Members of Jordan's Muslim Brotherhood and youth groups were among 1,500 people who took to the streets of Amman on Friday to protest against Syrian President Bashar al-Assad and his Lebanese ally Hezbollah.
Demonstrators gathered outside the Al-Husseini mosque after Friday prayers to protest against Assad and the Lebanese Shiite movement which has sent fighters to bolster regime forces in Syria's bloody civil war.
The protesters chanted anti-Assad and anti-Hezbollah slogans, an AFP journalist reported.
They called Hezbollah -- the "party of God" in Arabic -- the "party of Satan", saying that the "true place for the resistance is Palestine", referring to Hezbollah's long-term role as champion against Israel.
Marchers also chanted: "Syria, country of free men, with the help of God, Bashar will fall."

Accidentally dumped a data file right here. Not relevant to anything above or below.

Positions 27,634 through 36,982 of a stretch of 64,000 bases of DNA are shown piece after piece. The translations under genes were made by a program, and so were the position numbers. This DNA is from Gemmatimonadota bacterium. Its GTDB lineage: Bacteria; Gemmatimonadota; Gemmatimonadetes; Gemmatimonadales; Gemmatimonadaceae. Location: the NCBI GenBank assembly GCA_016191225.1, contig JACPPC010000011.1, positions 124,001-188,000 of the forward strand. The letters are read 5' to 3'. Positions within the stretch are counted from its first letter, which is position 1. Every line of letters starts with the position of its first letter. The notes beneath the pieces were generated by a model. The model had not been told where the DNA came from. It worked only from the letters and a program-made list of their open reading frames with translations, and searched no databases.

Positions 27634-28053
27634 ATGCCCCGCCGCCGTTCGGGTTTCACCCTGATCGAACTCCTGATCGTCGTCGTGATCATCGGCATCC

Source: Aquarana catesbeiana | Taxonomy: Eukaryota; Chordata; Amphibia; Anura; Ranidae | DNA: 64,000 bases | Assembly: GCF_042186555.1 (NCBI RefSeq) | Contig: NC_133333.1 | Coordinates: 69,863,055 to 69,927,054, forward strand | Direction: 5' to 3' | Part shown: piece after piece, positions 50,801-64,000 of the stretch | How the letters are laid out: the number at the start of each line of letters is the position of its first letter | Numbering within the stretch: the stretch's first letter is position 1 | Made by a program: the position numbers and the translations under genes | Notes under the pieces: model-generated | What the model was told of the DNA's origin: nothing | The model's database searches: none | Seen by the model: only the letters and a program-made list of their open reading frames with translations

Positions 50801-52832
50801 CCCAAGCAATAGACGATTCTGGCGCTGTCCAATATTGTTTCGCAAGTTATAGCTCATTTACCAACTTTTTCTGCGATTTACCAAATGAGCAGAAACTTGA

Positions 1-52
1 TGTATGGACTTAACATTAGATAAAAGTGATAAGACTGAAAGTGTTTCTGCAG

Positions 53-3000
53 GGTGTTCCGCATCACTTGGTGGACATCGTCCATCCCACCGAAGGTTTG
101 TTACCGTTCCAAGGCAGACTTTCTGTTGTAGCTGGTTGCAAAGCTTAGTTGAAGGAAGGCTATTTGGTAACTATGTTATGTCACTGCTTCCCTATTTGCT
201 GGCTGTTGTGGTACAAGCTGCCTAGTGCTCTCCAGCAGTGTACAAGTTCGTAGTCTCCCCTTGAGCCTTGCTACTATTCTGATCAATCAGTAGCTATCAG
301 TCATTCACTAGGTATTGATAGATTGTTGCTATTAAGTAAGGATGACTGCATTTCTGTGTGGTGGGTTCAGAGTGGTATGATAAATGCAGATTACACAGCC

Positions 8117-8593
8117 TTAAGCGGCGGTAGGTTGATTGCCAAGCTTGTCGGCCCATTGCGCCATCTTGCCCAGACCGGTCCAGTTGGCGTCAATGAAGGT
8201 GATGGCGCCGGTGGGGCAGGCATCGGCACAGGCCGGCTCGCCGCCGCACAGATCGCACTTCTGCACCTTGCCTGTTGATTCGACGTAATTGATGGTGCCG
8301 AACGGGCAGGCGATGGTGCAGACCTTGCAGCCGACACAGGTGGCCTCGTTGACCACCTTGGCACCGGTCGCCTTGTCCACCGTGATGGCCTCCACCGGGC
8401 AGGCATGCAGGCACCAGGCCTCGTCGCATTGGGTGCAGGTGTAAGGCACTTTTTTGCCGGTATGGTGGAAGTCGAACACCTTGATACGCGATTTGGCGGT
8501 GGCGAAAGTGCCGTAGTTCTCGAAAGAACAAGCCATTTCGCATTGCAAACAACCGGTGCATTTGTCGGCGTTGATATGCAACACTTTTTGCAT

Zaki Bani Rsheid, deputy leader of Jordan's Muslim Brotherhood, said: "The revolution of the Syrian people is a great revolution, not just one against the regime, but a tale of how a nation rose up against tyranny and repression."
"The battle of Qusayr revealed the falsity of the resistance," he said, adding that "the will of the Syrian people is capable of creating a regime of true resistance, not a false one."
Syrian regime troops and Hezbollah fighters assaulted the former rebel stronghold in central Homs province last month. A fierce battle ensued for nearly three weeks, and ended with a regime victory.
Rsheid said "the true place of the resistance is not in Syria but in Palestine", pointing out that "Bashar will share the same fate as (Moamer) Kadhafi and the others, because this is the will of the people," a reference to the late Libyan dictator toppled in 2011.
Foreign ministers of the "Friends of Syria" group meet in Doha on Saturday to discuss military help and other aid for rebels.
The UN says more than 93,000 people have died in the Syria conflict since March 2011 and that the 1.6 million refugees in other countries will grow to 3.4 million by the end of the year.